While the preferred embodiment has the applicator 142 start proximate the leading edge 152 and interposed between the two tools 266, 268 and then transition longitudinally away from the leading edge 152, alternatively, the applicator 142 could remain at a constant longitduinal position along the feed path 243 and move laterally and overlap one of the tools 268 to position the last portion of the bead proximate one of the longitudinal sides. In this situation, the applicator 142 would not be moved laterally to overlap the tool 268 until the tool 268 has been sufficiently wound with web 106 so as to prevent sealant from contacting the outer periphery of the tool 268. Using this method, the seal bead 243 would transition from being applied to the fluted sheet to the face sheet after the leading section of the web 1066 was wound.

Further, while the first bead path 243 was illustrated as starting out with a portion that runs substantially parallel to the longitudinal sides of the web 106, FIG. 34 illustrates an alternative bead path 243′ that begins with a transitioning portion that transitions from the starting point proximate leading edge 152 toward one of the sides of the longitudinal edges, again with the transition portion bypassing the no application zone 289.

As discussed previously with reference to FIG. 11, it can be beneficial to cut the leading edge 152 of the web 106 through a peak 105 of the flute. However, this requires sealing that flute. In one method, the applicator 142 applies a lateral seal bead to the leading end 152 of the web 106 prior to applying the longitudinal extending seal bend 143. Applying the lateral bend may also be done manually or using an alternative applicator.

FIGS. 35 and 36 illustrate an alternative tool 366 for use with mandrel 212. While only one tool 366 is illustrated, it will be understood the tool 366 typically forms part of a pair of tools when used with a mandrel 212, similar to the pair of tools 266 and 268 discussed previously. The tool 366 has an elongated shape for facilitating directly winding the web 106 into a oblong or elongated shape. Tool 366 may be removably secured to the mandrel 212 in a similar manner as the tools 266, 268. The illustrated tool 366 similarly include a slot 370 for receiving and otherwise engaging the longitudinal side of the web 106.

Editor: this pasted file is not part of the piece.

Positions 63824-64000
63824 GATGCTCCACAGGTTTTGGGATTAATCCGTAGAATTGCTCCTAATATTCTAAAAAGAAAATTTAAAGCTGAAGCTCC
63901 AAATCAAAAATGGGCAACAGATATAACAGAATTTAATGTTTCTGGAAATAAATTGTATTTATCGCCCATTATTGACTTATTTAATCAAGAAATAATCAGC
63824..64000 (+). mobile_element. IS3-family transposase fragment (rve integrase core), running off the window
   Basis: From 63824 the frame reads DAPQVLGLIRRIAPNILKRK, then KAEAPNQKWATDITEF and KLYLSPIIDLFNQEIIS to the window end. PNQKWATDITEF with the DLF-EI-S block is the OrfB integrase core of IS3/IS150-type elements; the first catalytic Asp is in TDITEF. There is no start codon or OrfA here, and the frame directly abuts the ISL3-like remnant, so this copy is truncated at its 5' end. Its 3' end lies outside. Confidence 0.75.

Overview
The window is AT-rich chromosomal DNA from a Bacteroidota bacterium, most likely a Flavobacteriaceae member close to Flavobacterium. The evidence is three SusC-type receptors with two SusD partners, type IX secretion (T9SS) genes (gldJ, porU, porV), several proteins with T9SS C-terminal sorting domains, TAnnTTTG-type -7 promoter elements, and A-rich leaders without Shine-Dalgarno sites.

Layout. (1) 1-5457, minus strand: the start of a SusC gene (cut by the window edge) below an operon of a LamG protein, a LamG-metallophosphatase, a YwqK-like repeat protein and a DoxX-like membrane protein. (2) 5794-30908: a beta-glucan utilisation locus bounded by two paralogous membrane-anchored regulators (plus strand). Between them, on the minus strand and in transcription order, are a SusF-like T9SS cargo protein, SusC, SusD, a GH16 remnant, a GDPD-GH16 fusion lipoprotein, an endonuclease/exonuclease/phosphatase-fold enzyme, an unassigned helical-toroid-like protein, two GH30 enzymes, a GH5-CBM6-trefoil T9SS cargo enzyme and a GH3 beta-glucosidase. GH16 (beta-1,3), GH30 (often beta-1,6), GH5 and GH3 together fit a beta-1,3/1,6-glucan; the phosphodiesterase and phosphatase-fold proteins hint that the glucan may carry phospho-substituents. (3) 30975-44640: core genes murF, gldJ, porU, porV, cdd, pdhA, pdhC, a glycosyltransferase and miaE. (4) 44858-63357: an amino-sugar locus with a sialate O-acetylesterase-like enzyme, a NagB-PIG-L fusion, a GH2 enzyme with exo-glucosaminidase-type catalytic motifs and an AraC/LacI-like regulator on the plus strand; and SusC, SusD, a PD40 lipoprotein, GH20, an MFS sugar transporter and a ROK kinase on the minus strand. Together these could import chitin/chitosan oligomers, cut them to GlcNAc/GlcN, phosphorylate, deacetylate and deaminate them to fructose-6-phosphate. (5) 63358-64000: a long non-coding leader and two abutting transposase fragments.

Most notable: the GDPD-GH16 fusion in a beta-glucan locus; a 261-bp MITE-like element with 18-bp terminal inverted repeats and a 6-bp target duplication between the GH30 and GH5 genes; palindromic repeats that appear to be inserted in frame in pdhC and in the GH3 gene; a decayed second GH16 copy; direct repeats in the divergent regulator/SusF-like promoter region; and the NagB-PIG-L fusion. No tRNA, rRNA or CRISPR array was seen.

This tool 366 includes a ribbed catch in the form of hinged member 374 that acts to engage the peaks 105 and valleys 107 of the web 106 to secure the web 106 in the slot 370. The hinged member 374 includes a tool face 376 that is adjacent to and forms part of one of the walls forming the slot 370 and an outer face 378 on an opposed side of the hinged member 374 as the tool face 376. Tool face 376 includes a plurality of peaks 380 and valleys 382 that correspond to and cooperate with valleys 107 and peaks 105, respectively, of the web 106 to increase the securement of the web 106 relative to the tool 366.

The hinged member 374 is pivotally mounted to a body 384 of the tool 366 by hinge 386. When the leading section of the web 106 is inserted into the slot 370 along a feed direction 388, the hinged member 274 will pivot relative to the hinge 386 to allow the web 106 to pass by the peaks 380 and valleys 382 of the slot face 376. In a preferred embodiment, when the hinged member 374 is engaged with web 106, the hinged member 374 is configured such that loading applied in a direction opposite the feed direction 388 causes the hinged member 374 to be biased towards the web 106 securing the web 106 within the slot 370. Alternatively, the tool 366 could include a clasp or catch that operatively secured the hinged member 274 in a closed position to prevent the hinged member 374 from opening and releasing the web 106.

The illustrated tool 366 incorporates another feature that may or may not be incorporated into this or other tool designs. The tool 366 includes structure to secure a filter core 396 (See FIG. 37) to the mandrel 212 such that the mandrel 212 can be used to wind either cored media packs or coreless media packs. When winding a cored media pack, the core 396 remains with the media pack after it is removed from the mandrel 212.

With reference to FIGS. 35 and 36, the tool 366 includes a pair of posts 392, 394 that extend generally parallel to the axis of rotation 114 of the mandrel 212. The posts 392 are used to secure the core 396 between the tools 366, 368, when attached to the mandrel 212. The core 396 includes corresponding receptacles (not shown) for receiving the posts 392, 394. While the posts 392, 394 extend generally parallel to the axis of rotation 114, other configurations could be used. The configuration of the posts and the receptacles of the core are configured to permit the tools of the mandrel to be axially transitioned away from one another to release the wound media pack, as discussed previously. Further, the core 396 may be, but need not be, secured to both tools 366, 368. As illustrated, the core 396 has a width W that is shorter than the length L (see for reference FIG. 18) of the major axis of the tools 366, 368 by preventing relaxation. The core 396 can be used to maintain the elongated or oblong shape of the resulting media pack when it is removed from the tools 366, 368. The core 396 could have a width W that is greater than the length L of the tools 366, 368.